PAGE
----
Yesterday was Lucy’s first day of preschool. As much as I’d worried about it, she ended up being pretty excited to go.
Julia was proud of her.
Ah, sisterly love.
Yeah, the kind of love that bruises your face.
Do you see it?
There it is!
Julia celebrated Labor Day by going all Naomi Campbell and throwing a phone that ended up wrecking her sister’s face, just in time for preschool!
Julia was very sorry (and very punished) and Lucy was very forgiving.
Lucy’s first day went, well, alright? I guess?
She told Dave she had a delicious snack of graham crackers and apples; she told me they didn’t feed her at all.
She told Dave no one would play with her; she told me all about her new friends. So, huh?
Preschoolers are such liars.
When I’d gone to pick her up, she burst into tears as soon as she saw me, but she wouldn’t tell me why she was upset. She was adamant that, “I don’t want to talk about it!” All I could get from her was that she’d made a mistake, so I headed back in to check with her teacher about what was wrong. Apparently, right at the end of the day, Lucy got to play with trains, but she simply didn’t have enough time to truly explore the trains, and so she got mad when it was time to put them away. The teacher said she’d had a fantastic day. The I-don’t-want-to-put-away-the-trains-foot-stomping-alright-I’ll-put-away-the-trains incident was the only wrinkle. I guess it just happened so close to the end of the day, she hadn’t had time to get over it. And she decided that one bad thing tainted the entire day and she couldn’t call it a good day because it wasn’t a perfect day. (She is so my child, by the way.)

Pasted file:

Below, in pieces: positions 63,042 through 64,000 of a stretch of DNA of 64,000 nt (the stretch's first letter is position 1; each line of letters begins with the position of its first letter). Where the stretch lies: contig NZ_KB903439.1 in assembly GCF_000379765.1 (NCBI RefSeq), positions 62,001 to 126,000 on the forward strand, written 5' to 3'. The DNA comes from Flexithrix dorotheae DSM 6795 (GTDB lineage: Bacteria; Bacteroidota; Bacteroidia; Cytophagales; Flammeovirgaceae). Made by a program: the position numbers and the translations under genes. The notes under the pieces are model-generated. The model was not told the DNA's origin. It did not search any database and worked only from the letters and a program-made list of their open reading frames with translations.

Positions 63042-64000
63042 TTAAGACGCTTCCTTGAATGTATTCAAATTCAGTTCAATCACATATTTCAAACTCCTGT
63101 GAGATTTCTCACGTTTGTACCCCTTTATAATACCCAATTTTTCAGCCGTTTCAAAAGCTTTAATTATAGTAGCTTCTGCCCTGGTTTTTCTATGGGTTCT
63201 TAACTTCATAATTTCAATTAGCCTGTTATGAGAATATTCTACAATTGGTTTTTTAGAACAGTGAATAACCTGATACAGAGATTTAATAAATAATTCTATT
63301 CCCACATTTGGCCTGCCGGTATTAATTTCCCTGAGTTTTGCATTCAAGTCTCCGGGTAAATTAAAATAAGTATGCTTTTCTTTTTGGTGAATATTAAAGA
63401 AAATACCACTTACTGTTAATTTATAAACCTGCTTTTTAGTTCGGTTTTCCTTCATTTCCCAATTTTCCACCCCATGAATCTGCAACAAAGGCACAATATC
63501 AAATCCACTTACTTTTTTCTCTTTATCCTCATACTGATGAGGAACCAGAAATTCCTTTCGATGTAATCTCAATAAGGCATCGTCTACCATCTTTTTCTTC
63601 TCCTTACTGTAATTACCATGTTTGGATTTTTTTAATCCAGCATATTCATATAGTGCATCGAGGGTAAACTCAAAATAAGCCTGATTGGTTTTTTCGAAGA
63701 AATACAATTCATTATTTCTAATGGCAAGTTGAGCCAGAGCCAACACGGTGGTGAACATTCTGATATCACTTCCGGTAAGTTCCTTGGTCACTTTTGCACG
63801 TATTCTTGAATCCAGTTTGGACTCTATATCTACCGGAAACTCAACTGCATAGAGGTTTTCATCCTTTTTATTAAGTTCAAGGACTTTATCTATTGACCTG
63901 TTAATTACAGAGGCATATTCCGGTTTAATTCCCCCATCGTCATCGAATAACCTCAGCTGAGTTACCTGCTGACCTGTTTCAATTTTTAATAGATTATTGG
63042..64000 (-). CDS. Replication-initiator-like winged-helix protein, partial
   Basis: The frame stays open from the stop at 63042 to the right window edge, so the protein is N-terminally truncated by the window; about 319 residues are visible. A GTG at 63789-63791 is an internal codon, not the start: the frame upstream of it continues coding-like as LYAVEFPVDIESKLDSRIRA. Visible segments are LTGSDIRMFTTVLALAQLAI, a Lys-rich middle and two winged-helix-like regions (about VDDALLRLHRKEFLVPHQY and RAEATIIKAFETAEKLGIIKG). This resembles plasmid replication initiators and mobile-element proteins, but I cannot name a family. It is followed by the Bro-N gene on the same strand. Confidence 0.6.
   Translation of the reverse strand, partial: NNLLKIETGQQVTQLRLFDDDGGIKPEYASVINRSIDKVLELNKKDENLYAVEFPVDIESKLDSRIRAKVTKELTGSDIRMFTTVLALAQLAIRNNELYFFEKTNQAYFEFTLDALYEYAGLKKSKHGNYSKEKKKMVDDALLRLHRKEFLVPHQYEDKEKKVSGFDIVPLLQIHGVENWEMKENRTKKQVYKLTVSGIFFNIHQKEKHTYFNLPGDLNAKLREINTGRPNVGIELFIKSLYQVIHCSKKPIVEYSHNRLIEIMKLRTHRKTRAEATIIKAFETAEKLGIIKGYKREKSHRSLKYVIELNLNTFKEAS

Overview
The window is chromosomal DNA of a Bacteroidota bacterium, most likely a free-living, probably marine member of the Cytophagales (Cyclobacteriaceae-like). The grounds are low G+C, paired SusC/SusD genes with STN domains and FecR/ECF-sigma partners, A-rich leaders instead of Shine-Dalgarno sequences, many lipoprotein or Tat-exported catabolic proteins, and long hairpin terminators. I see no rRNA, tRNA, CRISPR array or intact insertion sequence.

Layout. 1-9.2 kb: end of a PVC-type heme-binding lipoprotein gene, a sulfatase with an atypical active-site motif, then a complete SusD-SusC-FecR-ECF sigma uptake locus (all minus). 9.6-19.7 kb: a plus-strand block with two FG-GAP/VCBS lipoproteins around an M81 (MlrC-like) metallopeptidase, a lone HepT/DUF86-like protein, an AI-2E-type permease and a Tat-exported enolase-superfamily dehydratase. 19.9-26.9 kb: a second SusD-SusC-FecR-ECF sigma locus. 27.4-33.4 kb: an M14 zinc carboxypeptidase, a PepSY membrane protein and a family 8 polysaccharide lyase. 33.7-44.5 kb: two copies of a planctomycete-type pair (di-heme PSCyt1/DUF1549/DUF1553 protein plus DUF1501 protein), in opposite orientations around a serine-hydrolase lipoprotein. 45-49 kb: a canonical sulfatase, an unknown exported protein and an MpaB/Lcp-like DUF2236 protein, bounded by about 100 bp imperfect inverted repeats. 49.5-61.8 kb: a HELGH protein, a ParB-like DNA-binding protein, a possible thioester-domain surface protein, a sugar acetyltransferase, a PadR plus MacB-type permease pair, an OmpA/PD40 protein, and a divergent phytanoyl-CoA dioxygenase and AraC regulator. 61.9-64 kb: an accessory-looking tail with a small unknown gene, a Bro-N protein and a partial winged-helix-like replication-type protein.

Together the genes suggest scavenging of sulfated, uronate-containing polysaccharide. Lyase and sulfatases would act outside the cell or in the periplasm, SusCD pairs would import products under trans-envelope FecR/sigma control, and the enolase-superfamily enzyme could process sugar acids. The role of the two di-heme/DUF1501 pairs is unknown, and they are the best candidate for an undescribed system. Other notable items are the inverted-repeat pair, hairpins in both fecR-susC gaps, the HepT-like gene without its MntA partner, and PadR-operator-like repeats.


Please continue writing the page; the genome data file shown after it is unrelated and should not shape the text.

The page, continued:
I still tried to get from her, in her words, what had happened on the way home, but she wasn’t talking.
“Maybe you’ll tell me about it later,” I said.
And she replied, “I don’t want to talk about it. I don’t want to talk about it today. Or later today. Or another day. I will NEVER talk about it, Mom. Never ever.”
On the way to school today, she assured me it would be better. Considering the way she came bounding out of the building, a smile beaming from her face like sunshine, I’m pretty sure it was. I can’t tell you much more because when I asked her to tell me about school she said, “It was so good, I don’t want to talk about it!”
I think I’m going to have to hire a spy.